Environmental Ethics 22 (3):259-271 (2000)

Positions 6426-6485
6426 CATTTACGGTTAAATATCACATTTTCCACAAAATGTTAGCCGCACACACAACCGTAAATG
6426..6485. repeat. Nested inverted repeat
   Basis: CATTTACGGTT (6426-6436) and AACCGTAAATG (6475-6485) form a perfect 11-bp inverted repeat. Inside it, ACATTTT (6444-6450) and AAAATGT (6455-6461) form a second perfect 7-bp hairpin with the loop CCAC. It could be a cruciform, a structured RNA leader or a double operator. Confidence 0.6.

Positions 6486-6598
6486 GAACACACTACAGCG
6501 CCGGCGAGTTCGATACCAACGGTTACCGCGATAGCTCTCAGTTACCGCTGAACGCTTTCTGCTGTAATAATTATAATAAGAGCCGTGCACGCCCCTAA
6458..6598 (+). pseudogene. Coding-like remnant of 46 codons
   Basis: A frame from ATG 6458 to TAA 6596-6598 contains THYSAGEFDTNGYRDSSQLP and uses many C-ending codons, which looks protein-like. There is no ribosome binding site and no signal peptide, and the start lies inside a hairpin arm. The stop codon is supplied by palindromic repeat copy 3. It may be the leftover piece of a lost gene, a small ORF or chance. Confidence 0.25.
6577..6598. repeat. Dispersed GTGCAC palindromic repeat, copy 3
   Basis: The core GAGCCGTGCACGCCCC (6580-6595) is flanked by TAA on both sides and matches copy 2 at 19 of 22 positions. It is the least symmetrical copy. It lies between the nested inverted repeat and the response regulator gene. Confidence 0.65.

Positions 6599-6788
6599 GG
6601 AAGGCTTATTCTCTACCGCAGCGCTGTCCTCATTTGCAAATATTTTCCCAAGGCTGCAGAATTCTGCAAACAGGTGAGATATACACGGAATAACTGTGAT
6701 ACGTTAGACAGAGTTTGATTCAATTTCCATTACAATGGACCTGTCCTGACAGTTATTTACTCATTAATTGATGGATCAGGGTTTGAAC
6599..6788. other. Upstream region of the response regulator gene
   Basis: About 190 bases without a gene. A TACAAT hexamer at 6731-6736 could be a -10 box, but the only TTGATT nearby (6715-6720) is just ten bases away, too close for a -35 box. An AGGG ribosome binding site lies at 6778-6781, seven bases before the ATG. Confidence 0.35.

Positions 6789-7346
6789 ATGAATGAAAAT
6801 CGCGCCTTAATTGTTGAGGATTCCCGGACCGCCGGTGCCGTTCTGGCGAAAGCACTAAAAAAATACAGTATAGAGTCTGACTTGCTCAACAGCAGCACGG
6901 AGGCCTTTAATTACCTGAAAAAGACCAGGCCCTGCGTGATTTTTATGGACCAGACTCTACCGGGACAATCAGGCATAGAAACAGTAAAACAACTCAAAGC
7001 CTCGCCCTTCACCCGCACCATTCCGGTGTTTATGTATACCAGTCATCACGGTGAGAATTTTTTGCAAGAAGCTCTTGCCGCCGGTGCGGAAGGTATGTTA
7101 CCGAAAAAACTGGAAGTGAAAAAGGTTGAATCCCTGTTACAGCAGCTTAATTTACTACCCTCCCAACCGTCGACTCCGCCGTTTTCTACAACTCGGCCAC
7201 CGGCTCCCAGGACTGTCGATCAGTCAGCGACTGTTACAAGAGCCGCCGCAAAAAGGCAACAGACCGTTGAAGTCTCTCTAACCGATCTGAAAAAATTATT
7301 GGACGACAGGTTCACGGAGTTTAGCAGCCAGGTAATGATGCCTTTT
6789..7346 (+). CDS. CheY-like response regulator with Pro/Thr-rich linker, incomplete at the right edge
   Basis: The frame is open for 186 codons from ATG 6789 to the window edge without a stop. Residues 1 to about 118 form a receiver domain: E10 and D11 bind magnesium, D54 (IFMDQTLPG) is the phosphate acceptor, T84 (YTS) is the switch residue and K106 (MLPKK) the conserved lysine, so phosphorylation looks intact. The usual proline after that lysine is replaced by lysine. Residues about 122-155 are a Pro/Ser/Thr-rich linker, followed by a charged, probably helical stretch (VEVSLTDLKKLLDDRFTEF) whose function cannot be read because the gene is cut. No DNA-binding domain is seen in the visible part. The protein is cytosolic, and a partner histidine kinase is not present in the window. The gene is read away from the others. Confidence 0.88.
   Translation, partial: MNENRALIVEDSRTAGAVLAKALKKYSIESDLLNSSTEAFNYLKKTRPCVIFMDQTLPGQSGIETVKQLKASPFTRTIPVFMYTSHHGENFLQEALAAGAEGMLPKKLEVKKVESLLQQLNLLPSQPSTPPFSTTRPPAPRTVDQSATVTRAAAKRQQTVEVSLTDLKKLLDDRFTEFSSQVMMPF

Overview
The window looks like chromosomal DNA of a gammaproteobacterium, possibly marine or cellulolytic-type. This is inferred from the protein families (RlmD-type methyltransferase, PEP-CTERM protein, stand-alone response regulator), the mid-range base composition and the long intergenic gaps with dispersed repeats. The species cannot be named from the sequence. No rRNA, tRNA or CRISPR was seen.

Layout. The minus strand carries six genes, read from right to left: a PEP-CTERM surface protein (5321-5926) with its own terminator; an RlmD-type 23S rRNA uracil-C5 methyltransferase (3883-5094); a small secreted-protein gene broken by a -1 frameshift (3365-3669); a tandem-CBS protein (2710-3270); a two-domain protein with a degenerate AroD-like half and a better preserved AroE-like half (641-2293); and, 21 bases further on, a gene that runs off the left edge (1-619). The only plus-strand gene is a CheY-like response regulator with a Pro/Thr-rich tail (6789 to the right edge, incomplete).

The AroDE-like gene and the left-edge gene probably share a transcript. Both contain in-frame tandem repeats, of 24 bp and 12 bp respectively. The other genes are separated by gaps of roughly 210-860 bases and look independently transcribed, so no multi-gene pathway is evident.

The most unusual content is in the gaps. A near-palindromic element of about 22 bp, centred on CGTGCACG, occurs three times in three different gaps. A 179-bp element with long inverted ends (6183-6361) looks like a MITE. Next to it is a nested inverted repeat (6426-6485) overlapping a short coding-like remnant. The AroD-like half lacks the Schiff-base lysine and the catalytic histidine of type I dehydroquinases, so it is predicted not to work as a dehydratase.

|Abstract||I address the ethical treatment of animals from a Heideggerian perspective. My argument proceeds in two stages. First, it is necessary to develop a nonanthropocentric concept of freedom which extends beyond the sphere of human interests. Second, it is essential to show that our capacity to speak must serve the diverse ends of “dwelling,” and hence can be properly exercised only by balancing the interests of animals with those of our own. Rather than point to naturalistic similarities between humans and animals (e.g., the capacity to feel pain), or even ontological ones (e.g., the shared dimension of “care” [Sorge]), the better strategy lies in expanding the scope of moral agency in a way which allows the differences between humans and animals to suggest guidelines as to why the former should exhibit benevolence toward the latter. In this way, I show that the basic percepts of Heidegger’s philosophy support an ethic which can attend to, and speak in behalf of, the welfare of animals|
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